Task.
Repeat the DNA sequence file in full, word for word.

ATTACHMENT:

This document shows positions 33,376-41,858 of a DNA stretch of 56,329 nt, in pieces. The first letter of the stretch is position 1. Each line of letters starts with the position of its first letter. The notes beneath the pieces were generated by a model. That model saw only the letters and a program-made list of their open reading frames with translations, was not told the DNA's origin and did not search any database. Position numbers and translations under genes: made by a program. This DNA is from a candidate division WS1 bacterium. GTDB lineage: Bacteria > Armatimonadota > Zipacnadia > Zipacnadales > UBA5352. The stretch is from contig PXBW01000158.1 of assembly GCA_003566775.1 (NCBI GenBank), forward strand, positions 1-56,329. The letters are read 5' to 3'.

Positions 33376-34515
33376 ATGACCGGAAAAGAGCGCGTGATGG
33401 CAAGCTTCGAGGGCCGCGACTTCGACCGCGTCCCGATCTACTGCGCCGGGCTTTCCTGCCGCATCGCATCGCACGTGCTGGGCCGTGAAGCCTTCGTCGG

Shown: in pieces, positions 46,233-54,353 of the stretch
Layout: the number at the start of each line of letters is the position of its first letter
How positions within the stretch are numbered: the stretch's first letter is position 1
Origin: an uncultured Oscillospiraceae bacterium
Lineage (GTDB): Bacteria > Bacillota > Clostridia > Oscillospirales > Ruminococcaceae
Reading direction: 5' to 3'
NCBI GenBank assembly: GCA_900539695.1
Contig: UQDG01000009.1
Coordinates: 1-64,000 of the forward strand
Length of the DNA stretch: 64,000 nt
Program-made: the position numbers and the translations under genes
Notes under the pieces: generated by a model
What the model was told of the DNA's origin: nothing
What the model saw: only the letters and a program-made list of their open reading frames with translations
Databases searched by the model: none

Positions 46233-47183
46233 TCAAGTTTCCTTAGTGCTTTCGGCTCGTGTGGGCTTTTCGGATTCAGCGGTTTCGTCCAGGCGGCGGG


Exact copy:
This document shows positions 33,376-41,858 of a DNA stretch of 56,329 nt, in pieces. The first letter of the stretch is position 1. Each line of letters starts with the position of its first letter. The notes beneath the pieces were generated by a model. That model saw only the letters and a program-made list of their open reading frames with translations, was not told the DNA's origin and did not search any database. Position numbers and translations under genes: made by a program. This DNA is from a candidate division WS1 bacterium. GTDB lineage: Bacteria > Armatimonadota > Zipacnadia > Zipacnadales > UBA5352. The stretch is from contig PXBW01000158.1 of assembly GCA_003566775.1 (NCBI GenBank), forward strand, positions 1-56,329. The letters are read 5' to 3'.

Positions 33376-34515
33376 ATGACCGGAAAAGAGCGCGTGATGG
33401 CAAGCTTCGAGGGCCGCGACTTCGACCGCGTCCCGATCTACTGCGCCGGGCTTTCCTGCCGCATCGCATCGCACGTGCTGGGCCGTGAAGCCTTCGTCGG

Shown: in pieces, positions 46,233-54,353 of the stretch
Layout: the number at the start of each line of letters is the position of its first letter
How positions within the stretch are numbered: the stretch's first letter is position 1
Origin: an uncultured Oscillospiraceae bacterium
Lineage (GTDB): Bacteria > Bacillota > Clostridia > Oscillospirales > Ruminococcaceae
Reading direction: 5' to 3'
NCBI GenBank assembly: GCA_900539695.1
Contig: UQDG01000009.1
Coordinates: 1-64,000 of the forward strand
Length of the DNA stretch: 64,000 nt
Program-made: the position numbers and the translations under genes
Notes under the pieces: generated by a model
What the model was told of the DNA's origin: nothing
What the model saw: only the letters and a program-made list of their open reading frames with translations
Databases searched by the model: none

Positions 46233-47183
46233 TCAAGTTTCCTTAGTGCTTTCGGCTCGTGTGGGCTTTTCGGATTCAGCGGTTTCGTCCAGGCGGCGGG